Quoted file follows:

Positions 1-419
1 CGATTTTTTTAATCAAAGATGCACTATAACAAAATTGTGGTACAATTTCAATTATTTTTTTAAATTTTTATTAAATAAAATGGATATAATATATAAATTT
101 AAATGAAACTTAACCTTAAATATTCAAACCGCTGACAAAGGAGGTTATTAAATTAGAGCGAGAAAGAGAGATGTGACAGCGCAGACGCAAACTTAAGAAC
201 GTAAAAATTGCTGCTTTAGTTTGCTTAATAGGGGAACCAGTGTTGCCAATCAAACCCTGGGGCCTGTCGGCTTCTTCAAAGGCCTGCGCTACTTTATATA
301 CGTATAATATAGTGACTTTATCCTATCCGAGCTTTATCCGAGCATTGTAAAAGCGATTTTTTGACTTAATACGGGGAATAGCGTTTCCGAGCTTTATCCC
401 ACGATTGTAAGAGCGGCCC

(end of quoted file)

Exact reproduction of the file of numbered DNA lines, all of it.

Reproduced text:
Positions 1-419
1 CGATTTTTTTAATCAAAGATGCACTATAACAAAATTGTGGTACAATTTCAATTATTTTTTTAAATTTTTATTAAATAAAATGGATATAATATATAAATTT
101 AAATGAAACTTAACCTTAAATATTCAAACCGCTGACAAAGGAGGTTATTAAATTAGAGCGAGAAAGAGAGATGTGACAGCGCAGACGCAAACTTAAGAAC
201 GTAAAAATTGCTGCTTTAGTTTGCTTAATAGGGGAACCAGTGTTGCCAATCAAACCCTGGGGCCTGTCGGCTTCTTCAAAGGCCTGCGCTACTTTATATA
301 CGTATAATATAGTGACTTTATCCTATCCGAGCTTTATCCGAGCATTGTAAAAGCGATTTTTTGACTTAATACGGGGAATAGCGTTTCCGAGCTTTATCCC
401 ACGATTGTAAGAGCGGCCC